BUDAPEST (Reuters) - A call in the Hungarian parliament for Jews to be registered on lists as threats to national security sparked international condemnation of Nazi-style policies and a protest outside the legislature in Budapest on Tuesday.
The lawmaker, from the far-right Jobbik party, dismissed demands he resign, however, and said his remarks during a debate on Monday had been misunderstood - he was, Marton Gyongyosi said, referring only to Hungarians with Israeli passports.
Hundreds of demonstrators gathered outside parliament, many wearing the kind of yellow stars forced on Europe’s Jews in the 1940s and some chanting “Nazis go home” at Jobbik members.
“I am a Holocaust survivor,” local Jewish leader Gusztav Zoltai said by telephone. “For people like me, this generates raw fear.” Though he dismissed the comments by Jobbik’s foreign affairs spokesman as opportunistic politicking, the executive director of the Hungarian Jewish Congregations’ Association, added: “This is the shame of Europe, the shame of the world.”
The centre-right government of Prime Minister Viktor Orban issued a statement on Tuesday condemning the remarks by Gyongyosi, whose party surged into parliament two years ago on a campaign drawing on suspicion of Roma and Jewish minorities and attracting support from voters frustrated by economic crisis.
But in Jerusalem, the Simon Wiesenthal Center criticized the government for a tardy response, more than 16 hours after the event, and called the failure to penalize Gyongyosi as “a sad commentary on the current rise of anti-Semitism in Hungary”.
About 500,000 to 600,000 Hungarian Jews were killed in the Holocaust, according to a memorial centre in Budapest. Some survivors reached Israel. Some 100,000 Jews now live in Hungary.
Gyongyosi’s intervention in parliament on Monday afternoon came after discussion of last week’s fighting in the Gaza Strip and after a junior minister at the Foreign Ministry had made a statement to the house saying the government favored a peaceful resolution of the Middle East conflict as it would benefit Jews and Palestinians in Hungary and Israelis of Hungarian descent.
The Jobbik member, one of 44 in the 386-seat parliament, said: “I know how many people with Hungarian ancestry live in Israel and how many Israeli Jews live in Hungary.”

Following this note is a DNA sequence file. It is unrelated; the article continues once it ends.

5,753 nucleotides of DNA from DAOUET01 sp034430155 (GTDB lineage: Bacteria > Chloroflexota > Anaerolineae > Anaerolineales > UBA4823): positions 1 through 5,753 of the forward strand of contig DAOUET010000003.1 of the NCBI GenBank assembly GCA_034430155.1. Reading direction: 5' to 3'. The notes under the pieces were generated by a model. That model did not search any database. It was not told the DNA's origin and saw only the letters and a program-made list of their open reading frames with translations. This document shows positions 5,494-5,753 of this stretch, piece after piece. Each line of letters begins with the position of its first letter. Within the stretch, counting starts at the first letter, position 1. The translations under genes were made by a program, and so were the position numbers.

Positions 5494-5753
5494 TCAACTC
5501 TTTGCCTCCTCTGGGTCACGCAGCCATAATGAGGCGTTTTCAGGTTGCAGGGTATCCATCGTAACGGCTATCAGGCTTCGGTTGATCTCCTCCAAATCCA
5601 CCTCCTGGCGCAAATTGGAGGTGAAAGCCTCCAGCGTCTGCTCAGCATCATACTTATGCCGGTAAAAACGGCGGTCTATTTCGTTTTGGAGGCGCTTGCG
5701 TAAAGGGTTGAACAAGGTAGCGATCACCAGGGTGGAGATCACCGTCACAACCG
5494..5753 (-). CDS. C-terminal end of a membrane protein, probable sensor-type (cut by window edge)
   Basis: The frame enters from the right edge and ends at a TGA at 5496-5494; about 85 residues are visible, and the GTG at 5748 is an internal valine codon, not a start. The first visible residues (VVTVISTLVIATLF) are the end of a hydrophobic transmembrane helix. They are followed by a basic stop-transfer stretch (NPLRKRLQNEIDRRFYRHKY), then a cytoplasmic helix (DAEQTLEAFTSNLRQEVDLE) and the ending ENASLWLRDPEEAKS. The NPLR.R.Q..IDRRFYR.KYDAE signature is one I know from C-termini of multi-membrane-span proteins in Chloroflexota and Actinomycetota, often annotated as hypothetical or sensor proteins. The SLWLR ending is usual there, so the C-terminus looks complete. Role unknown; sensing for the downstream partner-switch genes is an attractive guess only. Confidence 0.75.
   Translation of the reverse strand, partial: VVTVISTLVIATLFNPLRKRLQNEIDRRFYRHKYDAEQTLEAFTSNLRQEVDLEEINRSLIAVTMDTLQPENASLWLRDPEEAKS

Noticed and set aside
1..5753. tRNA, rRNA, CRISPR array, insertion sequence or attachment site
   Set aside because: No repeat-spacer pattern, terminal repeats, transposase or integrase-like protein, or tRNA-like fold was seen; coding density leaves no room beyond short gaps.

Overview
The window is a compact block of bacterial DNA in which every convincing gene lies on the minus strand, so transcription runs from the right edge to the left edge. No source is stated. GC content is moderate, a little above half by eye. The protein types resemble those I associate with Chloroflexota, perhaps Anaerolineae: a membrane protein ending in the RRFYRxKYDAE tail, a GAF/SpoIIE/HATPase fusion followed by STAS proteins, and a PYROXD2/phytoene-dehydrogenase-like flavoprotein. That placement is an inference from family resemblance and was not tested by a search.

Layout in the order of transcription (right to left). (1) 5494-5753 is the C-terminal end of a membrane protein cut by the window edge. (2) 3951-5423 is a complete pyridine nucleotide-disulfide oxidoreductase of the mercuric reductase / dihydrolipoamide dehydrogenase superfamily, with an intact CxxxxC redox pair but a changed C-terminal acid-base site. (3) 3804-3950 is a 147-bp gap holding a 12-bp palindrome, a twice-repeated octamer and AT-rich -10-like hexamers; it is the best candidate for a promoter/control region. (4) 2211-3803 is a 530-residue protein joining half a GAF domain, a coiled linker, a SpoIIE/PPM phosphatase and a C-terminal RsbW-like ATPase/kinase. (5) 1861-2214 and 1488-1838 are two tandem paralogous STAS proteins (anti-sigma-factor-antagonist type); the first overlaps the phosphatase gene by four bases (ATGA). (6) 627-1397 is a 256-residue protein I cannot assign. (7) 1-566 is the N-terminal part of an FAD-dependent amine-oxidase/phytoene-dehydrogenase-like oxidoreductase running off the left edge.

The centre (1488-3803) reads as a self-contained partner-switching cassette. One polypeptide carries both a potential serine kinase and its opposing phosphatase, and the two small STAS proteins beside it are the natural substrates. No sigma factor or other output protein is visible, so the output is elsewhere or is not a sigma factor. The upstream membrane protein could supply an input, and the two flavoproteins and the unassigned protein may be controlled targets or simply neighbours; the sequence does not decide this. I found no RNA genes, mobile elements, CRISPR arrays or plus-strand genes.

In his remarks, a video of which Jobbik posted on its party Web site, he went on: “I think such a conflict makes it timely to tally up people of Jewish ancestry who live here, especially in the Hungarian parliament and the Hungarian government, who, indeed, pose a national security risk to Hungary.”
The deputy speaker chairing the debate was a Jobbik member and did not intervene. Socialist opposition lawmaker Pal Steiner, himself Jewish, said on Tuesday: “There was little reaction beyond sheer shock ... We couldn’t really digest what we’d heard, we’re so used to remarks like this from Jobbik.”
Slomo Koves, chief rabbi of the Unified Hungarian Jewish Congregation, recalled references by Jobbik members to historic Christian bigotry against Jews and wrote: “Jobbik has moved from representing medieval superstition to openly Nazi ideologies.”
Gyongyosi later indicated he was questioning the loyalty of Hungarians who held dual Israeli citizenship. In a posting on Jobbik’s Web site, he said: “I apologize to my Jewish compatriots for my declarations that could be misunderstood.”
At a news conference reported by national news agency MTI he said he would not resign and considered the matter “closed”.
Parliamentary speaker Laszlo Kover, who is from Orban’s Fidesz party, issued a statement calling for tighter rules to allow for such behavior to be punished.
The Hungarian government spokesman’s office said: “The government strictly rejects extremist, racist, anti-Semitic voices of any kind and does everything to suppress such voices.”
Outside parliament on Tuesday, protester Andras Fodor, 28, said: “I thought we were done with this in our history ... If you say things like that, you don’t belong in parliament.”
There was no immediate comment from the European Union, which has raised concerns before about intolerance and minority rights in Hungary and about Orban’s own commitment to democracy as critics accuse him of trying to entrench his party’s power.
In Israel, which has voiced concern about the rise of anti-Semitic parties and attitudes across Europe, Foreign Ministry spokesman, Yigal Palmor, said his government urged Hungarians to act against such intolerance: “We call upon all the democratic forces in Hungary to do all they can in order to end the actions of anti-Semitic, xenophobic and racist elements.”
Efraim Zuroff, the Israel director of the Wiesenthal Center, which works to bring Nazi criminals to justice, said Gyongyosi’s statement was “sadly reminiscent of the genocidal Nazi regime which murdered hundreds of thousands of Hungarian Jews with the help of numerous local collaborators”
Calling Jobbik the heirs of wartime Hungarian fascists, he added: “Today’s condemnation of the statement by the government is welcome but the total silence yesterday and the fact that the perpetrator of anti-Semitic incitement will apparently pay no price for his demagoguery will only encourage Jobbik to continue their campaigns of hatred against Hungarian Jews and Roma.”
Opponents have condemned anti-Semitic and anti-Roma slurs by Jobbik as electioneering for a vote due in 2014 at which analysts say it could end up holding the balance of power.
Gyongyosi, 35, is a diplomat’s son who grew up in the Middle East and Asia. A graduate of Trinity College Dublin, he worked in Ireland for the accountants KPMG before becoming active in Jobbik in 2006. He was elected to parliament in 2010.
Editing by Alastair Macdonald